House Republicans Thursday vowed to stop the practice of inserting earmarks in legislation for one year. Earmarks are provisions inserted into spending bills that direct that funds be spent on a particular project, usually within the earmarking lawmaker's district.
The announcement comes on the heels of a move by House Democrats to ban earmarks to for-profit corporations. Such earmarks often benefit companies that make campaign contributions to the lawmaker who inserted them.
The move to limit earmarks comes as both parties seek to cast themselves as enemies of irresponsible spending heading into the November midterm elections.
"For millions of Americans, the earmark process in Congress has become a symbol of a broken Washington," House Republican Leader John Boehner said as the Republicans' one-year ban was announced. "Today House Republicans took an important step toward showing the American people we're serious about reform by adopting an immediate, unilateral ban on all earmarks."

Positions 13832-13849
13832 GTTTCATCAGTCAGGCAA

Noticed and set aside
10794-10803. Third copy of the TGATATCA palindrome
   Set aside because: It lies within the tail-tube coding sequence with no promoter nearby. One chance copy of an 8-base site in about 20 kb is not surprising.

At a press conference Thursday, Boehner said the move will "begin a process for bringing more transparency and actability to how we spend the American people's money."
Republican Whip Eric Cantor said the decision shows "we want to reform how the American taxpayer dollars are spent." He took aim at Democrats, saying their promise to run an open and ethical Congress "is being broken every day."
That claim was echoed by another member of the Republican leadership, Mike Pence, who said "House Republicans are making a clear break from the past."
According to the Associated Press, thousands of GOP earmarks requests will now be withdrawn.